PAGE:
Jodi Williams: “Sometimes you don’t want to read too much because it makes you think too deeply. The best way I can explain it is to get by day by day. You can’t think about: ‘What would Drew be doing right now. Would he be in college? Would he be this or be that?’ That will tear you apart. I know enough to get by. You just do and take care of him.”
Frank Cutinella: “I think there’s a problem in football, and I think the culture of football must change. I think it has a lot of benefits. That’s why I can’t tell you people shouldn’t play football because my son adored football and it wouldn’t be fair to him for me to do that. But there needs to be changes, and I think what we’ve accomplished with the leaders of Section XI (one of the geographic sections of the state’s public high school athletic association) we’re getting our message out there that risk can be minimized. And hey, in order to fix something, you have to have leadership and you have to identify the problems. I think at the higher levels, in the NFL, they don’t care about high school kids and I don’t think they care about my son’s death.”
How would you change the game?
Dave Maronic: “They don’t have to hit at practices. All those impacts are a traumatic hit to the head, and in young boys — when our brains aren’t developed until 21 or 22 — the second impact is so traumatic. If your son suffers a concussion, even if it’s (so-called) minor, just let him sit out at least a month and let it heal. You’re putting kids at risk for terrible, terrible injuries.
“I’m all about aggressive play on Friday nights, but we don’t need that during the week. … Would you advise people to go out and have a car accident Monday, Tuesday and Wednesday to prepare for a really huge car accident Friday night?”
Cutinella: “We’ve all been programmed after seeing the big hit so many times that that’s just accepted or it’s just part of the game. Well, it’s never meant to be part of the game. Let’s say for instance another player is running and he is out of your vision and may be at a side angle and let’s say he gets leveled. That’s not a good hit. It’s not a clean hit. It’s not a great hit. However, we’ve been so programed through the ‘ooh and ah’ factor that people think that it is. I think through leadership, through accountability, through education, through rule changes and through enforcement, we can change that behavior. These are high school kids here. We’re not looking to punish them. We’re looking to change a behavior, and it’s very realistic.”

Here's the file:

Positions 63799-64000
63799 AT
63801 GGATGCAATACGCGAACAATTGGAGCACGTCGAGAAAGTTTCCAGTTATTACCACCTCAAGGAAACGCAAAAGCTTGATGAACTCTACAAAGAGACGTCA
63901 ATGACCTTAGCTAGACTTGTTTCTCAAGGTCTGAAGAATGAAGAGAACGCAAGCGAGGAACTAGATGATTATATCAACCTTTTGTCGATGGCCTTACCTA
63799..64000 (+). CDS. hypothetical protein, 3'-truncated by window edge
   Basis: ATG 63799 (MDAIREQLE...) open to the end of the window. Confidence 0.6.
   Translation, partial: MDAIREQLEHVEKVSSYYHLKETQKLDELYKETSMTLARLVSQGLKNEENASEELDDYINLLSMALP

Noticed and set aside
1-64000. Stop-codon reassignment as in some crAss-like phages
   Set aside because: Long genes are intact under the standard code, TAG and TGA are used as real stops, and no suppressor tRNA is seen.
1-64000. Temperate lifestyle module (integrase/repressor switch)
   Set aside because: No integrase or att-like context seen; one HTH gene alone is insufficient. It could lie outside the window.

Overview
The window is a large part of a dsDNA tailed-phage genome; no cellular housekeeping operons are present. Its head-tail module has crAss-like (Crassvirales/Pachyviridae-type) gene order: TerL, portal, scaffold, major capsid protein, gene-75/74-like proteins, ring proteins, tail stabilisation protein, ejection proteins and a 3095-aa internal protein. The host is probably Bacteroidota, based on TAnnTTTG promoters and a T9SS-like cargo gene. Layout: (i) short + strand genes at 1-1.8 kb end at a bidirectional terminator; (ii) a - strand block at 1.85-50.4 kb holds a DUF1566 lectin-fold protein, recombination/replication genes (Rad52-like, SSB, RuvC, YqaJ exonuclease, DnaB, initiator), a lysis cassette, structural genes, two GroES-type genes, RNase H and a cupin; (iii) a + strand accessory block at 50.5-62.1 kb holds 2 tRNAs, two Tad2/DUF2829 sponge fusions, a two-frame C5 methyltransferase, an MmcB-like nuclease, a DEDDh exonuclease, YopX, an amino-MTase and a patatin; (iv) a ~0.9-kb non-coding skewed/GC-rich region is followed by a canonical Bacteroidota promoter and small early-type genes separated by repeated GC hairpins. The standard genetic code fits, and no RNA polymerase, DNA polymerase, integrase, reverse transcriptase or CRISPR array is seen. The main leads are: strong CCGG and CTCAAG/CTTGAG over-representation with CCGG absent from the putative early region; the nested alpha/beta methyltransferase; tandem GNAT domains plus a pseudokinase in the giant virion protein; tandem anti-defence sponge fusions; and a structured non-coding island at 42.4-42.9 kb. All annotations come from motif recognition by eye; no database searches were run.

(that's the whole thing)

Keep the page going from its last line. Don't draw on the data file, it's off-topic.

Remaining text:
Steburg: “I don’t know. I look at the helmets now versus when I played, and they are a million times better than they were. I honestly, from what it seems like to me, the progression as the years go by is it is getting better. They are trying. They’re making an effort.”
What advice can you offer other parents who might someday face challenges like yours?
Steburg: “It’s such a chaotic thing that it’s hard to give advice. It really is. Because I went into it and now I think back on it like a dream, almost. A lot of prayer and a lot of support from family and friends got us through it. As far as advice goes, I would only pray that they have a lot of friends and family around them to help them because that’s what got me through it.”
Williams: “Just make sure the athletic trainers are there. I think there should be medical people on all teams even at the high school level. Make sure the equipment is new and the school is buying the latest model of helmets. Make sure the parents and players know what concussions are and what to look for. Talk to your child to make sure he understands. The whole team should be aware of the signs.”
Henderson: “I would say, a lot of prayer and a lot of patience. Don’t try to rush anything and follow the limits given by the doctors and therapists. If they say there is only this much they can do, don’t go any farther.”
Cutinella: “Every time my wife and I read about another story about someone in a coma or who has died playing football, it takes time for us to even recover from that. We hurt for those families so much. What I would say is if their child had a song to sing, they need to continue to sing it. That’s what my wife and I are doing. We don’t want to tell people play football or don’t play football. But for people who are playing — and again, I have another son who is playing football — we believe we can minimize the risks through leadership, number one, and again, through accountability, education, rule changes and strict enforcement. Our heart does break for those families, and I dread hearing about them. But they continue to happen throughout the country.”